DD, a love affair

DD, a love affair

Sitting before the TV, looking at black and white stripes, I am reminded of the Doordarshan era. This was an era that had so little but was still way better than today’s abundance. Back in the era of harmonious communions and no distractions like smartphones and tech gadgets, families used to enjoy every television serial in its totality.

I still remember waking up to the melodious Mile sur mera tumhara, to sur bane hamara on DD National. This song was no less than a drug to me and everyday without exception, I would need my fix. DD was the channel that introduced me to the world of animation and fantasy. I would wait all week for Sundays to watch Mowgli followed by the intriguing saga of Chandrakanta. Malgudi Days, Nainsukh, Shaktimaan, Swabhimaan, Wagle ki Duniya, Tehkikaat, Dekh Bhai Dekh, Ramayan and Mahabharat were also among the much sought after TV series. However, the audience had to wait for a week back then to meet their favourite characters unlike the daily soaps of today.

Innocence prevailed those days and people considered the shows and their characters as a part of their family. During the telecast of Ramayan, nobody mustered the courage to sit on couches. In sheer display of reverence, everyone would sit on the floor and pay their obeisance to Lord Rama and Hanuman. This was the time when TV was a luxury and everyone could not afford it. People in the neighbourhood would gather at the house of an affluent neighbour and experience the world of motion pictures.

During extreme weather conditions, the connection would get disrupted leaving the viewers dejected. An odd man would then rush to the terrace to fix the antenna. The correspondence between the one fixing it and the one directing him from downstairs, was a treat to both eyes and ears. Upon culmination of an episode, an exultant and thunderous explosion of sudden approbation would echo inside the four walls of the house.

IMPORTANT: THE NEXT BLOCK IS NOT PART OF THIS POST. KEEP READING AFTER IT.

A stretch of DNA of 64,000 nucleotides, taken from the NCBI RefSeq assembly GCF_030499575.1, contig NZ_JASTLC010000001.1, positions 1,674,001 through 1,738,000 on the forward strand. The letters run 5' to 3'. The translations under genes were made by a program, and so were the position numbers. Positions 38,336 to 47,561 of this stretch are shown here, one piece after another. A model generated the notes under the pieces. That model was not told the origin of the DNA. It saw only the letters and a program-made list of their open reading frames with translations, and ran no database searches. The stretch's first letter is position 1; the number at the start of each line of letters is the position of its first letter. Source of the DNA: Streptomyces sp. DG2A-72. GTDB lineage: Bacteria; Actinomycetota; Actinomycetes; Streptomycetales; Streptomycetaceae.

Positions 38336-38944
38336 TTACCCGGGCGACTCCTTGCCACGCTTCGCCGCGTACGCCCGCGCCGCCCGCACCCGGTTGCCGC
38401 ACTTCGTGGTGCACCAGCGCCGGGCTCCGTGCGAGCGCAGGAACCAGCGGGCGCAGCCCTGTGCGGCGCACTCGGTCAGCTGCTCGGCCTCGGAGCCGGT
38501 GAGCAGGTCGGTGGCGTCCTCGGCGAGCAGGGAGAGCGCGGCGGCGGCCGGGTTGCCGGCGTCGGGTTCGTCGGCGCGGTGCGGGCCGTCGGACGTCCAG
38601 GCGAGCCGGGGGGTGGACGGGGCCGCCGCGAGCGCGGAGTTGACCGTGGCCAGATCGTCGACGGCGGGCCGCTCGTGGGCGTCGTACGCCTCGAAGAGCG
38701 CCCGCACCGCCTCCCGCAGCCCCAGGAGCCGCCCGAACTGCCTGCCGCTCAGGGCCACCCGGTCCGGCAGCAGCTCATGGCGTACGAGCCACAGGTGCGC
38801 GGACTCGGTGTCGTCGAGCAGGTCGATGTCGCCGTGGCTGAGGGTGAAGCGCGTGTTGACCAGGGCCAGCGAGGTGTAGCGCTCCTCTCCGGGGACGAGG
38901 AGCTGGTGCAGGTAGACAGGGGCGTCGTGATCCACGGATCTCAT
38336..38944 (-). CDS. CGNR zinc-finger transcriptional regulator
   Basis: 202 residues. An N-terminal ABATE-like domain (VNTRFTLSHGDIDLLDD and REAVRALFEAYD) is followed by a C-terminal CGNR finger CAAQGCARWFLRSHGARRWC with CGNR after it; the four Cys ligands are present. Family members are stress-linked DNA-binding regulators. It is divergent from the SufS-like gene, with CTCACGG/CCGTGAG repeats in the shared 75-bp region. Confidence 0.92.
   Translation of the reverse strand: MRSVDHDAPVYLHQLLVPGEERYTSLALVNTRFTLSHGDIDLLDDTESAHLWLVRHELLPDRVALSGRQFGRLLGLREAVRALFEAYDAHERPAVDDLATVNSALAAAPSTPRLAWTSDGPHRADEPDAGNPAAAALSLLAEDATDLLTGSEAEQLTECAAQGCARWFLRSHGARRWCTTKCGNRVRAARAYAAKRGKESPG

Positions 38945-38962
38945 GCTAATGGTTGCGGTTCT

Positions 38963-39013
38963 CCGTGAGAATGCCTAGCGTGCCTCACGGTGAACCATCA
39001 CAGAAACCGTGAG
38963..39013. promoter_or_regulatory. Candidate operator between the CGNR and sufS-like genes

A special series for school children, called Tarang, would be aired during summer vacations, and would cater to all the needs of a child. It was didactic as well as entertaining. I hold a firm belief that DD was the one to venture into virtual teaching as there used to be informative lectures on Mathematics and Science. It is ironic to see today’s e-learning firms making a fortune out of what was originally a DD National initiative.

And how can we all forget the iconic jukebox, Chitrahaar? Telecast weekly, the string of songs could make anyone groove to the beats. People of all age groups would sit glued to their seats to be cradled in the tender arms of music. Besides, it did a great deal of good to our society by showing them the world outside India. Furthermore, campaigns like ‘Polio Free India’ and ‘Family Planning’ impacted the lives of all. Even the slogans of these campaigns like ‘Do boond zindagi ke’ and ‘Hum do hamare do’ became popular across the nation.

We have come a long way since, but I still feel that the mystical world of DD can never be replaced. DD, we truly miss you!